Euscarra — Basque not Irish — Sanskrit and Tartar Dialects — A Vowel Language — Popular Poetry — The Basques — Their Persons — Basque Women.
I now entered upon the year 1838, perhaps the most eventful of all those which I passed in Spain. The despacho still continued open, with a somewhat increasing sale. Having at this time little of particular moment with which to occupy myself, I committed to the press two works, which for some time past had been in the course of preparation. These were the Gospel of St. Luke in the Spanish Gypsy and the Euscarra languages.
With respect to the Gypsy Gospel I have little to say, having already spoken of it in a former work (The Zincali): it was translated by myself, together with the greater part of the New Testament, during my long intercourse with the Spanish Gypsies. Concerning the Luke in Euscarra, however, it will be as well to be more particular, and to avail myself of the present opportunity to say a few words concerning the language in which it was written, and the people for whom it was intended.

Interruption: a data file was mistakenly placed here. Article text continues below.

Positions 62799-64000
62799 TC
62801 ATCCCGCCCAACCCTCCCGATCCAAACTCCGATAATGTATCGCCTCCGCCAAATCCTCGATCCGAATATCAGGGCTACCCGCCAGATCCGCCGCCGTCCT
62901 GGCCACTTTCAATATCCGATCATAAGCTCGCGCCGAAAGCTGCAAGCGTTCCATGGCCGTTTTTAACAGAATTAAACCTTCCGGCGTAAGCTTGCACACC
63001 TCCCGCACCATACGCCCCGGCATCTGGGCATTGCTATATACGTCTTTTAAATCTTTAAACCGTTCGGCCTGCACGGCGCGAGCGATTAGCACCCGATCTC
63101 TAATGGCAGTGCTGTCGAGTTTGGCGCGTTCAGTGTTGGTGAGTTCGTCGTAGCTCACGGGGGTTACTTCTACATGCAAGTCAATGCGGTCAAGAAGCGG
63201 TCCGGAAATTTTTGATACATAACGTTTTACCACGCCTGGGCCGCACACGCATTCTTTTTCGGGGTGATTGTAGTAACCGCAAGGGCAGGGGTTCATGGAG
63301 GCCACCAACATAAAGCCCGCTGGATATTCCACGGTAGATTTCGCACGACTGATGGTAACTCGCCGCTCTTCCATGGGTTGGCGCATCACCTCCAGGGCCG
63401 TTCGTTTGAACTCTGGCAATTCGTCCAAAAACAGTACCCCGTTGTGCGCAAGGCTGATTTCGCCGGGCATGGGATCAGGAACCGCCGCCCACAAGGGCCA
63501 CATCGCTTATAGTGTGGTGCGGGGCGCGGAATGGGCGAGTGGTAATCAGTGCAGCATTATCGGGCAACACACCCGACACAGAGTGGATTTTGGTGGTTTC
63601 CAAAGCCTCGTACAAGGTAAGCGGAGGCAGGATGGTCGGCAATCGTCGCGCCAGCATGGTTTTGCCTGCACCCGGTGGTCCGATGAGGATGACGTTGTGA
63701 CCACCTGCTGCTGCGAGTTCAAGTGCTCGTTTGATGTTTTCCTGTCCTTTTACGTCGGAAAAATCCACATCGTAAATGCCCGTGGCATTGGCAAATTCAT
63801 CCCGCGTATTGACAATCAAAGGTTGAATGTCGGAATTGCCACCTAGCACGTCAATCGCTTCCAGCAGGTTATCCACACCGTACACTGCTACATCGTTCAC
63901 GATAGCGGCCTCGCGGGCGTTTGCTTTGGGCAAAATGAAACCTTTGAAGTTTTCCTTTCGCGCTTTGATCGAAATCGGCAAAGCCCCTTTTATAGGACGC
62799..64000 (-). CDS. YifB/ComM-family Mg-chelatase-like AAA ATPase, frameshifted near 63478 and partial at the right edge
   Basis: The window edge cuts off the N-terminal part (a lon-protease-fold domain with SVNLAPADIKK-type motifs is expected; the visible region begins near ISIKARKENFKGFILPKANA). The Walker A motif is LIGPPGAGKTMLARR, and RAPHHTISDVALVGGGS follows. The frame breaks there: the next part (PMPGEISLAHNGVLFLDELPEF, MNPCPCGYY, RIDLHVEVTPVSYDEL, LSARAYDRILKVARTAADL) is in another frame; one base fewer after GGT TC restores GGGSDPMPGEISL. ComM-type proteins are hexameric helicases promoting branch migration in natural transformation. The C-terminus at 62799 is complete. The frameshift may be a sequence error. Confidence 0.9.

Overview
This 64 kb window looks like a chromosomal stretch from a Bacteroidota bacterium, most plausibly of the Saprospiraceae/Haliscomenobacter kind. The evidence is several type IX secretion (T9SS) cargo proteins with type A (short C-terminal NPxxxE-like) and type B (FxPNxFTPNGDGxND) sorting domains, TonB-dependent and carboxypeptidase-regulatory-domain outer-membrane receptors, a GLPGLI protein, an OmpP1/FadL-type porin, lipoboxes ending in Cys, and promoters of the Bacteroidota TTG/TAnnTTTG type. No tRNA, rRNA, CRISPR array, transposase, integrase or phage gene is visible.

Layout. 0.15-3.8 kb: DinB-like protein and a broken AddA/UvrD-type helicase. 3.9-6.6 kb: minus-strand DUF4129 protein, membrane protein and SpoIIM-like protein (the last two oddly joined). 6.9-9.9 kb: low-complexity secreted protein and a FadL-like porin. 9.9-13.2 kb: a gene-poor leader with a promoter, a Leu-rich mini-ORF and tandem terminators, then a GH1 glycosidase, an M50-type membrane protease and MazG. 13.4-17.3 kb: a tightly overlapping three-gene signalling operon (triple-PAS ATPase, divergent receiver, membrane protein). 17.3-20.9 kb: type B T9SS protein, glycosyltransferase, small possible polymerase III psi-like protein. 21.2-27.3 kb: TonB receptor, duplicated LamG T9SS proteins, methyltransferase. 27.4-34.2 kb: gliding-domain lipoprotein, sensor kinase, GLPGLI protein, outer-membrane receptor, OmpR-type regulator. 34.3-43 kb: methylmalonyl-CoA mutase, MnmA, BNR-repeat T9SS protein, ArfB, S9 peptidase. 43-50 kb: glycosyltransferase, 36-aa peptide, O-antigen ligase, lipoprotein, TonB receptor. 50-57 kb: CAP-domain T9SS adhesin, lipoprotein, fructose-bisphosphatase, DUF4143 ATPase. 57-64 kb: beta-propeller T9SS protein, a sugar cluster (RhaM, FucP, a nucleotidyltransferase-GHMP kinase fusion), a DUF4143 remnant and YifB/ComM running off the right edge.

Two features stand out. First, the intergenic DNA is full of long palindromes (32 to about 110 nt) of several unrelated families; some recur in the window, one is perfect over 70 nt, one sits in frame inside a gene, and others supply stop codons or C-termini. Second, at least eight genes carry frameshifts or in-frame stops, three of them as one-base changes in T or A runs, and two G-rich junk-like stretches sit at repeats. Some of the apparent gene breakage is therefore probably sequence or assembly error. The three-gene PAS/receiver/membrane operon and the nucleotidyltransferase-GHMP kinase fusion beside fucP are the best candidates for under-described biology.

The Euscarra, then, is the proper term for a certain speech or language, supposed to have been at one time prevalent throughout Spain, but which is at present confined to certain districts, both on the French and Spanish side of the Pyrenees, which are laved by the waters of the Cantabrian Gulf or Bay of Biscay. This language is commonly known as the Basque or Biscayan, which words are mere modifications of the word Euscarra, the consonant B having been prefixed for the sake of euphony. Much that is vague, erroneous, and hypothetical, has been said and written concerning this tongue. The Basques assert that it was not only the original language of Spain, but also of the world, and that from it all other languages are derived; but the Basques are a very ignorant people, and know nothing of the philosophy of language. Very little importance, therefore, need be attached to any opinion of theirs on such a subject. A few amongst them, however, who affect some degree of learning, contend, that it is neither more nor less than a dialect of the Phoenician, and, that the Basques are the descendants of a Phoenician colony, established at the foot of the Pyrenees at a very remote period. Of this theory, or rather conjecture, as it is unsubstantiated by the slightest proof, it is needless to take further notice than to observe that, provided the Phoenician language, as many of the TRULY LEARNED have supposed and almost proved, was a dialect of the Hebrew, or closely allied to it, it were as unreasonable to suppose that the Basque is derived from it, as that the Kamschatdale and Cherokee are dialects of the Greek or Latin.